NEW YORK (Reuters Health) - A new study shows massage therapy may help people who suffer from chronic back pain.
After 10 weeks, patients who got weekly massage sessions used less pain medicine and spent less time in bed than those who didn't get any special care -- although the effects had disappeared after a year.
"If we look at patients who seemed to have some substantial improvement, that was about two-thirds in the massage group compared to about one-third among patients getting usual care," said Dr. Richard A. Deyo of the Oregon Health and Science University, who led the study.
He said some degree of lower back pain is a common ailment in the population, with about 10 percent of sufferers experiencing long-lasting symptoms.
"We have a whole lot of treatments, and when you see a whole lot of treatments, it usually means that none of them is clearly effective and superior," he told Reuters Health.
While pain medications are the go-to treatment, many people now also use alternative treatments like acupuncture, massage or even talk therapy, which recent work suggests is effective.
In the new study, published in the Annals of Internal Medicine, 401 people were randomly assigned to usual care or one of two kinds of massage therapy: either so-called structural massage, or relaxation massage (also called Swedish massage).
After 10 weeks the massage group had improved considerably compared to the other patients.
For instance, about 30 percent of those getting massages had used painkillers in the past week, compared to 40 percent of those getting usual care. And twice as many in the usual care group -- seven percent -- had stayed in bed at least one day in the past month.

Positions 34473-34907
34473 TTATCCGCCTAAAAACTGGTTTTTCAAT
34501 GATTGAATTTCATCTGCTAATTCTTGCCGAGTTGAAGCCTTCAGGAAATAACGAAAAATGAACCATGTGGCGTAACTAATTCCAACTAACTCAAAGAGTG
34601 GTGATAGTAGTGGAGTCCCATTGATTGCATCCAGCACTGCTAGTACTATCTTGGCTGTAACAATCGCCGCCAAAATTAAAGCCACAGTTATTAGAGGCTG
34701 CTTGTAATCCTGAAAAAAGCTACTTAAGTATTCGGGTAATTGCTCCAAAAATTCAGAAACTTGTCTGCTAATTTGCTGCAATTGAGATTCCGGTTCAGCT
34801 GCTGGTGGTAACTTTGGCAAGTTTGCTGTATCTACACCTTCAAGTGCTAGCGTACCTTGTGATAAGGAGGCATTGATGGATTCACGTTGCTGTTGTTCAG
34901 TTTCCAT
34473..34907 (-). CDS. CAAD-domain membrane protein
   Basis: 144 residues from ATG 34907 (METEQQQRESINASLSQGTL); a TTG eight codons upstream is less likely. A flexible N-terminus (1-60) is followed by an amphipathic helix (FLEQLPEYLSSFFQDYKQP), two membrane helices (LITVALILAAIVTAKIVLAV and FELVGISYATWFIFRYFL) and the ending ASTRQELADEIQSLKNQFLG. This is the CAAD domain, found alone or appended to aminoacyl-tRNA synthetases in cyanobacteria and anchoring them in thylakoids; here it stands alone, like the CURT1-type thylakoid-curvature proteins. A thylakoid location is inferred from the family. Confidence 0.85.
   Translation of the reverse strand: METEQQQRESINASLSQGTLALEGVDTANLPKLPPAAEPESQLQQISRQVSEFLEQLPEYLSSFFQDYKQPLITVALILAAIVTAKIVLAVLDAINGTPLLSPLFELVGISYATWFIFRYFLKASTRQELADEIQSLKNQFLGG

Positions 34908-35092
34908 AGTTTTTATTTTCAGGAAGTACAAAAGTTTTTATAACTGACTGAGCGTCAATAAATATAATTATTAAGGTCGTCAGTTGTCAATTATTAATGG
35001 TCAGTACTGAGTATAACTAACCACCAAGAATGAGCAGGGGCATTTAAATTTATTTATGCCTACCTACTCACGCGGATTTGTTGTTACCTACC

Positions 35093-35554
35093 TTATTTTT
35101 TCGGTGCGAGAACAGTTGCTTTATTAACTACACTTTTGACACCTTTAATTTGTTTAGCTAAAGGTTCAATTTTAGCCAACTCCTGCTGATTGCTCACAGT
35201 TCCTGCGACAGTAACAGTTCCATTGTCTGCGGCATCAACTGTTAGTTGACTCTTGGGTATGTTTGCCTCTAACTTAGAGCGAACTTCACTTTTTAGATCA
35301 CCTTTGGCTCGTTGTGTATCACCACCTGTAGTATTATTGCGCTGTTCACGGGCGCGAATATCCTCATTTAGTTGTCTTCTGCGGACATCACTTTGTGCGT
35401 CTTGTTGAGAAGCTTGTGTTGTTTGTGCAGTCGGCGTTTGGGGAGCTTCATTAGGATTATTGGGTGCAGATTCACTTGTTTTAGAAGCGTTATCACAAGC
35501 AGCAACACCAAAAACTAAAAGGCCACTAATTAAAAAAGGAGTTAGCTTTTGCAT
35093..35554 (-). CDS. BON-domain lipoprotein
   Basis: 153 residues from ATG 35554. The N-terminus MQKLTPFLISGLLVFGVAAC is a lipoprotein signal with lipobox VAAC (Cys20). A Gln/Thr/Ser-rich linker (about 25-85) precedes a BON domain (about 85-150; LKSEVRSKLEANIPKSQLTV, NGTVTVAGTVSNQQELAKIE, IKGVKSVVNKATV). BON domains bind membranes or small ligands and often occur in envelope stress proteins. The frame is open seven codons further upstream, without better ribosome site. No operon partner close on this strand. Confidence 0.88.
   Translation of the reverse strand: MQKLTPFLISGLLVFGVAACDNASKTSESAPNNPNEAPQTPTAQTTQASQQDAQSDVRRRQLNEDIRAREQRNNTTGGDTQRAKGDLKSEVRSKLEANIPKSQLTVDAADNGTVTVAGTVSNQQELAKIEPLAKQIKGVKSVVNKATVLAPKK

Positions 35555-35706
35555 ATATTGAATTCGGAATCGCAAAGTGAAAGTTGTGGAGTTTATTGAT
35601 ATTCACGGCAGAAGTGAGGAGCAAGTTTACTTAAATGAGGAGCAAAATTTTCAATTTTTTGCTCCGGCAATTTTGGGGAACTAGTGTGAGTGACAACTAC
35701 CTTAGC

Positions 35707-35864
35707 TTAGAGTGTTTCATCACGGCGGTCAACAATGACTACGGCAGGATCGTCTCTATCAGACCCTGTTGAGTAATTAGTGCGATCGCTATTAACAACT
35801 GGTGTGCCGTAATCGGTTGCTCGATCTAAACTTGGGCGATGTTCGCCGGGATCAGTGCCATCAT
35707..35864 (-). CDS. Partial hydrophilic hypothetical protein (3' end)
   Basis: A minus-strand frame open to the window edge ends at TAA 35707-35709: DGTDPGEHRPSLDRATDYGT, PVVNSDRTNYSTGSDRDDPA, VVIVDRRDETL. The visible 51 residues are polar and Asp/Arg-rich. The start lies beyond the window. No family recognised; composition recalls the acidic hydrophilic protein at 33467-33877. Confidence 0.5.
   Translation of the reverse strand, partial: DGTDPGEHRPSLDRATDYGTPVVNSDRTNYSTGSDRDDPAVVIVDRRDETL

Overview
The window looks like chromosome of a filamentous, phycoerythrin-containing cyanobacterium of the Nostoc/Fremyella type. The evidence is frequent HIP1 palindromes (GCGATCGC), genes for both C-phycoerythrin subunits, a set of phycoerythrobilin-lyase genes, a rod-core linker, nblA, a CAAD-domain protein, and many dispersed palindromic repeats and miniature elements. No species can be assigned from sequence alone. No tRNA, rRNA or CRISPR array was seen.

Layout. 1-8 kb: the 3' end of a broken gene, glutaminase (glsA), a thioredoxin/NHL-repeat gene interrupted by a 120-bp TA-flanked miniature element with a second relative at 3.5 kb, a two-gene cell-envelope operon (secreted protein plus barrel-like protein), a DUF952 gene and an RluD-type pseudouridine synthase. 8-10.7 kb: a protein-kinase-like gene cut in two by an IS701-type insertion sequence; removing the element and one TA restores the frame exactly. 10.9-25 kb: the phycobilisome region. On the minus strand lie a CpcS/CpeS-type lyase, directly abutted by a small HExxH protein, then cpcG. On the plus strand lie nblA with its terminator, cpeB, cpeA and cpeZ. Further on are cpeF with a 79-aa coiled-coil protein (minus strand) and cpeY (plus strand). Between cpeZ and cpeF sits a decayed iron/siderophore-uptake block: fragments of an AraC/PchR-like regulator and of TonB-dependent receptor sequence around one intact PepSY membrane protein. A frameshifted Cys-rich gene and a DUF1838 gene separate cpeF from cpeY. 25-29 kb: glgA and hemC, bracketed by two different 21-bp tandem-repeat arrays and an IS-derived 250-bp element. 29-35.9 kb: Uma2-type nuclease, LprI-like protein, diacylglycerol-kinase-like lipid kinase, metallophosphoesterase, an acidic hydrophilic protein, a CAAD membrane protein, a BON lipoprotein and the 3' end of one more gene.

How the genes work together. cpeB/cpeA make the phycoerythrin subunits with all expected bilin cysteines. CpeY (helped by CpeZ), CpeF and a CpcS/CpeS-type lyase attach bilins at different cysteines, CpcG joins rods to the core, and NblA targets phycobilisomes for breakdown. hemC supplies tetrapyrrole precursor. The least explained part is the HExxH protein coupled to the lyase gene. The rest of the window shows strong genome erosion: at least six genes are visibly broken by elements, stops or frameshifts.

However, some of the apparent benefits of massage had vanished after half a year, and all the gains were gone after a full year had passed.
There weren't any substantial difference between the two kinds of massage, the researchers say, adding that the Swedish version is widely available for about $60 per session.
Deyo said the new results compare to what is seen with other kinds of treatment, although the cost-effectiveness is still unclear.
One caveat, he added, is that patients knew which kind of treatment they got in the study, and some might have been disappointed that they didn't get massages, which could have affected the results.
Deyo said acute back pain can usually be taken care of with over-the-counter painkillers or heat pads, as long as there aren't any other symptoms like numbness or tingling in the legs.
For chronic sufferers, what works best will depend on the individual.
"Many of us believe that for truly chronic pain problems, exercise programs are actually one of the mainstay treatments that will help people function better on a daily basis," Deyo said.
SOURCE: bit.ly/lvnjiD Annals of INternal Medicine, July 5, 2011.